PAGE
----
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Storytelling – J. Frank says ‘Get it right.’

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"If you can’t tell a story right, don’t tell it."
– Texas Folklorist J. Frank Dobie

When I talk about this topic in public, I call it “Southern theology and the narrative arts.”  Makes no difference, really, what I call it, Lucille Hatley, Momma, will flip in her grave.

Several years ago, I was shocked down to my sneakers by a lovely prim and proper Victorian lady by the name of Martha Emmons, the first lady of the Texas Folklore Society for well over 30 years.

Miss Martha never married and quoted one of her lady relatives who also was unmarried, “A woman shouldn’t get married just to have a man around the house.”

Miss Emmons was the granddaughter of Charles Goodnight of the Goodnight Trail fame. Miz Martha was Irish and Baptist down to her toenails.  In fact, Martha was a member of TWO Baptist Churches in Waco, First Baptist in the white community and, also, a black Baptist church on the other side of town.

Anyway, at a meeting of the Texas Folklore Society back in the early1970s in the capitol of Texas Aggiedom, College Station, the planners of the event had organized a tour of the first Anglo Capitol of Texas at Washington-on-the-Brazos.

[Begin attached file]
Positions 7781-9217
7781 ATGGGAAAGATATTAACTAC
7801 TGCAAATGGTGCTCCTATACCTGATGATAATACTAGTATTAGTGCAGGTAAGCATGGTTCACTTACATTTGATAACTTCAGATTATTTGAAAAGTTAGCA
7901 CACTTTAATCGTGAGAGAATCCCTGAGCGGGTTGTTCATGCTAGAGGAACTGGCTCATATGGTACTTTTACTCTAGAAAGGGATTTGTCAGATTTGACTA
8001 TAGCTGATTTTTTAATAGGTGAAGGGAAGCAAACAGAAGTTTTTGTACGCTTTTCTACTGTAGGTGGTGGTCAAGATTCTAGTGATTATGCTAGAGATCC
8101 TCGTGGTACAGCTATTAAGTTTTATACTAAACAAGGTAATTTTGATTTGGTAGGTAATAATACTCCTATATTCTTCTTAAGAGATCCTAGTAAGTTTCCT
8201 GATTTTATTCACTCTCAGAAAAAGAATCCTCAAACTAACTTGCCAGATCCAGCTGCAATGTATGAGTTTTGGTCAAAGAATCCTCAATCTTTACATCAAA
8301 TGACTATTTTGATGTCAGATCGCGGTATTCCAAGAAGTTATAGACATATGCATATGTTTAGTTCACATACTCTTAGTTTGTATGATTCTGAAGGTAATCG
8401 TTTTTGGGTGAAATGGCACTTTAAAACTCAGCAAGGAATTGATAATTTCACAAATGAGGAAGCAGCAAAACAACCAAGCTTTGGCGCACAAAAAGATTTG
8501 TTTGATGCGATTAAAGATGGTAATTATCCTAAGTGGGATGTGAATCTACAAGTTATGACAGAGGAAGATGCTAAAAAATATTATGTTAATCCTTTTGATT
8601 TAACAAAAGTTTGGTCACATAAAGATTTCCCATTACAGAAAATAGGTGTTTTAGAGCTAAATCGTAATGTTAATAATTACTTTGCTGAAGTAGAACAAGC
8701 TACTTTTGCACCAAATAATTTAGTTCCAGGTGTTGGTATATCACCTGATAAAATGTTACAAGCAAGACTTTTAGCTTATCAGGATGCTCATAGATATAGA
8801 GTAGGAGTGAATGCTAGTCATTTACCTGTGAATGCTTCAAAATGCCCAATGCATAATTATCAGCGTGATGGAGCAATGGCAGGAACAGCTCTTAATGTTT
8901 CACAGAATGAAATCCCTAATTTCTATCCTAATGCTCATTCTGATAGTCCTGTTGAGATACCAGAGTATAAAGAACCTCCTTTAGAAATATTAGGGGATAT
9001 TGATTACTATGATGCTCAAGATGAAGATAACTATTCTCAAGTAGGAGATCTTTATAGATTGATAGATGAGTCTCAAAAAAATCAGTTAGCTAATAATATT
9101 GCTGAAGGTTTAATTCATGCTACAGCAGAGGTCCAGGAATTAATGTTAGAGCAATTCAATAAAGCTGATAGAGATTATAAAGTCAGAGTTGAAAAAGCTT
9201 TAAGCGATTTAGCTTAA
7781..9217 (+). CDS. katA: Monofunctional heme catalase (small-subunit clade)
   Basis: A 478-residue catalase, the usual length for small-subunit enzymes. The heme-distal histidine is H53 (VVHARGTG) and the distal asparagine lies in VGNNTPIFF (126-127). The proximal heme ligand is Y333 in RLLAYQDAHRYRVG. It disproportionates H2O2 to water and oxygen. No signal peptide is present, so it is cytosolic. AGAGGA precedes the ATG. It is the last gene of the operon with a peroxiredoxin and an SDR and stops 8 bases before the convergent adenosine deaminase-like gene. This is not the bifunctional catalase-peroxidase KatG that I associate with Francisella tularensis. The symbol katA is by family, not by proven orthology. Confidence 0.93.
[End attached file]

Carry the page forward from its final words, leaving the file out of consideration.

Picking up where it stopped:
On the bus trip to the historic site, the older members got into a fairly intense storytelling session or, as friends in the Smoky Mountains call it, “Pulling the Long Bow.”

When Martha’s time came to tell a story, here is what she said, “Back in the 1920s when the Chautauqua Circuit was going strong, the Chautauqua folks organized a ‘mellerdrama’ for the good folks of Waxahachie.”

According to Martha, Waxahachie was the most religiously conservative of Texas towns. People in Waxahachie did not drink, smoke or cuss, and did not fiddle with folks who did.

Miss Martha said when the Chautauqua got to Waxahachie, they had perfected a “mellerdrama” to focus on the sins of man. In this mellerdrama, at the end, an evil man murders a pure, unblemished lady.

However, on the day of the play, the heroine came down with laryngitis and a replacement was found from the local talent, a lady of passable theatrical talents.

The play unfolded, and during a scene that had everybody tight as Uncle Pen’s violin string, the villain pulled from his coat a long knife and stabbed the heroine. Ketchup flew covering the heroine and folks on the front row.

Staring at the knife and the bloodied lady, the villain moans, “What have I done, what have I done?”

In the sublime intensity of the moment, a tall cowboy from the back yells, “You’ve killed the only whore in Waxahachie, that’s what you’ve done.”

Martha’s audience had spells.

Later, I commented to the prim and proper First Lady of the Texas Folklore Society and member of two Baptist Churches in Waco that her language surprised me.

She answered, “Donald,” she said, “Mr. Dobie told me, ‘Martha, if you can’t tell a story right, don’t tell it.’”


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